Erasmus University Rotterdam aims to encourage students to think globally and provide them with the tools and knowledge they need to pursue their career, either in the Netherlands or elsewhere in the world. The skills and knowledge you acquire through your academic work are important, but in order to be truly ‘globally employable’ you must also be able to adapt to unexpected circumstances, work with multicultural teams, accept different work practices and be aware of how businesses operate globally.
As many companies and organisations operate on an increasingly international level, they often require their employees to be able to work and communicate effectively with people from different cultural backgrounds. The skills that enable you to successfully deal with personal or professional situations in which you interact with peers or colleagues from other countries are called cross-cultural skills or intercultural competencies. A stay abroad during or after your studies (e.g. for an exchange period or internship) will provide you with an excellent opportunity to work on your cross-cultural skills, but it is certainly not the only way. By exposing yourselves to as many international settings as possible inside and outside the classroom, you will also be able to develop your cross-cultural skills without even having to travel!
In order to be able to communicate effectively on an international level, it is essential to be aware of the fact that people from different cultures may respond to a certain situation in very different ways. Developing your intercultural awareness involves becoming familiar with the cultural beliefs and practices of the people you are interacting with, as well as becoming aware of your own beliefs and values.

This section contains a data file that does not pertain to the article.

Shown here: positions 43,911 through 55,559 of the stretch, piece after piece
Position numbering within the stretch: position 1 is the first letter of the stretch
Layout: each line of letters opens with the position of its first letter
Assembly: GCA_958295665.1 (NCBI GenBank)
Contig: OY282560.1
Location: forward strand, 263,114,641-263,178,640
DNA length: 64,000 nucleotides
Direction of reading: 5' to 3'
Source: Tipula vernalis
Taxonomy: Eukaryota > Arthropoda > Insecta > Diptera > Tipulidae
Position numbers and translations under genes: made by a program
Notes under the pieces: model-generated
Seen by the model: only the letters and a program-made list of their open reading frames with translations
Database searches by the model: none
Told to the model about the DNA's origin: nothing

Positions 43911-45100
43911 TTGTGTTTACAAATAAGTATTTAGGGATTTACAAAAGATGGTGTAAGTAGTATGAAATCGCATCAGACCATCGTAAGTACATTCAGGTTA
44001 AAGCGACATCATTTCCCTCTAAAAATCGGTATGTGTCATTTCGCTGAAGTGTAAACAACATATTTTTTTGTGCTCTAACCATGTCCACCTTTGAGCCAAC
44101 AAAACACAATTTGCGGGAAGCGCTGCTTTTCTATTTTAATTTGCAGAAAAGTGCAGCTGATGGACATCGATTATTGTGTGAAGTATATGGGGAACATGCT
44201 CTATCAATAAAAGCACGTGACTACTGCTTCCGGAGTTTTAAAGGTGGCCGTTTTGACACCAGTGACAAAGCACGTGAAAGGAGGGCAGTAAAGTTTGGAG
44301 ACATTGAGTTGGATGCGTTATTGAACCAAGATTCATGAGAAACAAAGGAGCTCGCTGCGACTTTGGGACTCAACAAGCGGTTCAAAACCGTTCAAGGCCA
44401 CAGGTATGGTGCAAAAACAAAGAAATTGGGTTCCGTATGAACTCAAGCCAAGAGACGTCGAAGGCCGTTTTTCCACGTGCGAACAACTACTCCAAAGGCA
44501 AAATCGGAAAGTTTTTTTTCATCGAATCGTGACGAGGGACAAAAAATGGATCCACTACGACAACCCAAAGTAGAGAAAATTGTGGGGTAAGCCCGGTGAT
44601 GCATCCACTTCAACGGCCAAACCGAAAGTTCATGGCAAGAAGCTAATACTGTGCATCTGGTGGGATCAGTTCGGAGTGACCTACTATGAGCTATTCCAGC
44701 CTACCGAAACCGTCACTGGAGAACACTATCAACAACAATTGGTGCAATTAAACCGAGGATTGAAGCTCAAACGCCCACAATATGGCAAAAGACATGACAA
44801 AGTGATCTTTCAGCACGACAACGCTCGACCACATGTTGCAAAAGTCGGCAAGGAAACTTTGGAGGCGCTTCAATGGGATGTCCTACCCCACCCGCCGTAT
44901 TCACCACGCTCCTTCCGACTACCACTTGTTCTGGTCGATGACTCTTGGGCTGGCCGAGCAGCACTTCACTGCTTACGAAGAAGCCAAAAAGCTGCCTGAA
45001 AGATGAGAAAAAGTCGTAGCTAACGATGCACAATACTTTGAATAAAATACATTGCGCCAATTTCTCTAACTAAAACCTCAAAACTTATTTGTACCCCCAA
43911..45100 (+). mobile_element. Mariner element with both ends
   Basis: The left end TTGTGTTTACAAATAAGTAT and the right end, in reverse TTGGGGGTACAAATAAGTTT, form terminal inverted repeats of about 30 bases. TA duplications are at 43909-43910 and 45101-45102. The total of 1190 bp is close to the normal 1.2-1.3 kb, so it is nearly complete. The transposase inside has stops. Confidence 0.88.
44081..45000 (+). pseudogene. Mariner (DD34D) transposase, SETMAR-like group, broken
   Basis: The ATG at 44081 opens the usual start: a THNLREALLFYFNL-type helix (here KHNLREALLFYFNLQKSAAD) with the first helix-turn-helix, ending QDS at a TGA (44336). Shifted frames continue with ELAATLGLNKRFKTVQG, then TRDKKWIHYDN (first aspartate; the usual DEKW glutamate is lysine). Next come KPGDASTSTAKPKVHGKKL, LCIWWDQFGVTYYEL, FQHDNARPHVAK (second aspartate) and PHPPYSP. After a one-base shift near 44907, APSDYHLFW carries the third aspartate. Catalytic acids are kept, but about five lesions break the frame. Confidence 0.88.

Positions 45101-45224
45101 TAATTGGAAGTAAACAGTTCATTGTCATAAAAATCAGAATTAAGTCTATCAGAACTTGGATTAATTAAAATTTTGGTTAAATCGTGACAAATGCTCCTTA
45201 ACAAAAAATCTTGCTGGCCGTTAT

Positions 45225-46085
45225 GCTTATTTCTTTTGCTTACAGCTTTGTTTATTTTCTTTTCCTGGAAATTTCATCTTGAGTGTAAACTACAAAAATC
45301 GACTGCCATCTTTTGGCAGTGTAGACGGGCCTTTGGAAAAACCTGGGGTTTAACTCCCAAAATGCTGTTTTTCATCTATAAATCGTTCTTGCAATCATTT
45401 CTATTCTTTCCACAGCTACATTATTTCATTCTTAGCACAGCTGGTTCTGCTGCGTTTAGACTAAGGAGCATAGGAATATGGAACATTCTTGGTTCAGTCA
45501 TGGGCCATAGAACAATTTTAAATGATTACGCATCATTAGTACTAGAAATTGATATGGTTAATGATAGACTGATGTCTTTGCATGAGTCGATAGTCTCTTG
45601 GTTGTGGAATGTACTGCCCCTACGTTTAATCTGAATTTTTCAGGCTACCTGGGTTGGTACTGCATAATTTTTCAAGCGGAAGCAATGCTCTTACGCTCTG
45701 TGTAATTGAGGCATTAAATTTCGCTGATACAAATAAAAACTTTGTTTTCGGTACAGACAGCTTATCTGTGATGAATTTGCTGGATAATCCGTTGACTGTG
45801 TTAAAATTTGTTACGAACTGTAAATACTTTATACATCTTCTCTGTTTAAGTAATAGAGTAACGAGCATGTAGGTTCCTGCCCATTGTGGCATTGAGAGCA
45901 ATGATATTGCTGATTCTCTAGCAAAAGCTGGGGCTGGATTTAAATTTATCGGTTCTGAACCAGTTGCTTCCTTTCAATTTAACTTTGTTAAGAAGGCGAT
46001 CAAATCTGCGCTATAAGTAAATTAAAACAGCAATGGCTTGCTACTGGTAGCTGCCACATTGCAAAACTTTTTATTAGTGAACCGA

An internship or exchange period abroad will no doubt confront you with many (unexpected) situations that will contribute to your intercultural awareness, but your everyday life in the Netherlands can also provide you with many opportunities to work on your understanding of cultural differences. Actively invite students from other countries when forming work groups for assignments, or join a club or student association that organises activities for members of all nationalities.
One of the essential skills for working in an international environment is (written and verbal) communication. In most countries, you will get by with English, French or Spanish, but there are countries where this is not the case. If you are (planning on) working or studying abroad, it is a very good idea to learn the native language of the country in question. This will not only help you to communicate better during your stay, it will also be appreciated by your employer and help you to socially interact with colleagues. In addition, learning a new language will make you stand out in your future applications (see also: 'Language and training centre' for more information on language courses). Even if you have no plans to go abroad, acquiring a new language might contribute to your employability. Potential employers might do business with certain countries and give preference to candidates who can communicate with their business partners in their own language!
Cross-culturally competent individuals are known to be able to quickly adapt to unexpected situations in an independent and creative manner. Flexibility, creativity and independence are skills that most employers will appreciate highly, even if the company or organisation is not very internationally oriented.
During a job, study period or internship abroad, you will experience situations that are different or new to you and you will be forced to resolve issues on your own, without the support of your long-term friends and family. This can feel a little uneasy at first, but in the end it will encourage you to display more initiative and be more creative.